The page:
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PPI claim surge could cost RBS £900m

Written by: Emma Lunn
The Royal Bank of Scotland (RBS) has warned that an influx of last minute payment protection insurance (PPI) claims last month could cost the bank £900m.

The bank said the volume of claims received during August was “significantly higher” than expected, with a further spike in the final days leading up to the deadline of 29 August 2019.

Up until 30 June 2019, RBS had made provisions totalling £5.3bn for PPI claims of which £4.9bn had been utilised. However, it now expects to make an additional provision of between £600m and £900m. It said the processing of claims was ongoing and the ultimate provision could be above or below this range.

PPI policies were routinely mis-sold by providers between 1990 and 2010. The deadline for complaints, set by the Financial Conduct Authority, was 29 August.

Russ Mould, AJ Bell investment director, said: “Just when investors were wondering whether the worst of RBS’ regulatory woes were behind it, the bank has confirmed that a final rush of PPI claims applications ahead of the 29 August deadline has forced it to take another big provision to cover compensation claims. The additional cost of £600m to £900m will take the total set aside to meet claims to between £5.9bn and £6.2bn and take the total that RBS has paid out to settle regulatory and conduct issues to around £22bn since 2011.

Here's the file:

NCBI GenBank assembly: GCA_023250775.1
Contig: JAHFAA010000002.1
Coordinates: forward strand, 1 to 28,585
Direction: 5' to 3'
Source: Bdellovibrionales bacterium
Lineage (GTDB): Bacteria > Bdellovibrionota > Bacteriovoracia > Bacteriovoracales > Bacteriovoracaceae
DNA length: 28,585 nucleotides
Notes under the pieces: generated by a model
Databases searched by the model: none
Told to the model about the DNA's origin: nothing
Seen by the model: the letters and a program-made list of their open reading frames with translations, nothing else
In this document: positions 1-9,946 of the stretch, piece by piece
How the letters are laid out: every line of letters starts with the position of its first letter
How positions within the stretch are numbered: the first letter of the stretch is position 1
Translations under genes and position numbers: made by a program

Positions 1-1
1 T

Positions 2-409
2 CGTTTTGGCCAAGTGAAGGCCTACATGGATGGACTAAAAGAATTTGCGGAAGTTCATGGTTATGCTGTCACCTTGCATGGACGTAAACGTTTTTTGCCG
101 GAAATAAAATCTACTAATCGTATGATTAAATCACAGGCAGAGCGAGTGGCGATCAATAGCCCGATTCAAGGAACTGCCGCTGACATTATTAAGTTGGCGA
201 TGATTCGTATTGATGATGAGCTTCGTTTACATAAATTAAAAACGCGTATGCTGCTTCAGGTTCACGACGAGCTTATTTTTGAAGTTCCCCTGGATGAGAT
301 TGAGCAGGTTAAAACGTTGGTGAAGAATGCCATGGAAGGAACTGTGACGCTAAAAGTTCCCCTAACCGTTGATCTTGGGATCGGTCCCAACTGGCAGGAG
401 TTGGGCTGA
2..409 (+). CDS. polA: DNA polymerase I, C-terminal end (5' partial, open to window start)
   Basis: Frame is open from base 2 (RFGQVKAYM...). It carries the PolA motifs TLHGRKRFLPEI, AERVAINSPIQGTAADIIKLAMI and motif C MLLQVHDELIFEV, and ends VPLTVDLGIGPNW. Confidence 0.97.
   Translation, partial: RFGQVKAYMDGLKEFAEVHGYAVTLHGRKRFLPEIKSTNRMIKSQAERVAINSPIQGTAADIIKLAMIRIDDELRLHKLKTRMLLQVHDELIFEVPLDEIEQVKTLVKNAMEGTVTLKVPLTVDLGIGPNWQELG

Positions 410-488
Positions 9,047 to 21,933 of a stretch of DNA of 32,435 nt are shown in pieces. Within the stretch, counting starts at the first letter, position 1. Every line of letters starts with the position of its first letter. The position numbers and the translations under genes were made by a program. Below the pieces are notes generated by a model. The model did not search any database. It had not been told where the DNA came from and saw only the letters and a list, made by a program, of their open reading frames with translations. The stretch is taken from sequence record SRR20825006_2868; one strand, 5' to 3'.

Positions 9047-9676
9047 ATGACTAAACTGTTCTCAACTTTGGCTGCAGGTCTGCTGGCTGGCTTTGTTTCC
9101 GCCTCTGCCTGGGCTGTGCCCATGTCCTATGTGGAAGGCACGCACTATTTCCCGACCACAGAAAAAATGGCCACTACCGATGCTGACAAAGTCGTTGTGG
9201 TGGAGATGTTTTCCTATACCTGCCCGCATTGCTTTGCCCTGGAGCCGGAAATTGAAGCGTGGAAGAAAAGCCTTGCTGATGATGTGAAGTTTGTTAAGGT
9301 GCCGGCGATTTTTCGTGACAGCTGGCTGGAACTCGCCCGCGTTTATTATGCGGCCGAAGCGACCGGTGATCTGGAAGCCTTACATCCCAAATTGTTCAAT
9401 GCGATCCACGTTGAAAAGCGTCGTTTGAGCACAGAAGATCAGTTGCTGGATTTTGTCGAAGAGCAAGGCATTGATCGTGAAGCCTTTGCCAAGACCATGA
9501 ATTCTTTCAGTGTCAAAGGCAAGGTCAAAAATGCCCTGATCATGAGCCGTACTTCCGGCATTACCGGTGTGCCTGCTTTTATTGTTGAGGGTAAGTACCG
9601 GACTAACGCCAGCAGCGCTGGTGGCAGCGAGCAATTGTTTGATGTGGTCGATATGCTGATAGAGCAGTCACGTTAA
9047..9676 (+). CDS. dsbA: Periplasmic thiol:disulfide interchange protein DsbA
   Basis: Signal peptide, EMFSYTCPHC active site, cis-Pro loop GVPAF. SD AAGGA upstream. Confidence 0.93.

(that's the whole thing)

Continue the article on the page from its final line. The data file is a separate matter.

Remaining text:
“Investors will be disappointed as the bank only booked £65m of litigation and conduct charges in the first half of the year. That helped to boost stated pre-tax profit to £2.7bn in the first six months of 2019 compared to £1.8bn a year ago.

“However they may not be that surprised. The FCA pushed the final PPI claims deadline very hard and a final rush of customer filings was always a possibility. That may help to explain why RBS shares were trading at such a big discount to their stated tangible asset value per share of 290p – although wider concerns over the state of the UK economy, an increase in bad loan impairments across all of the major banks (albeit from low levels) and pressure on lending margins as central banks start to cut rather than hike interest rates are also a factor here.”

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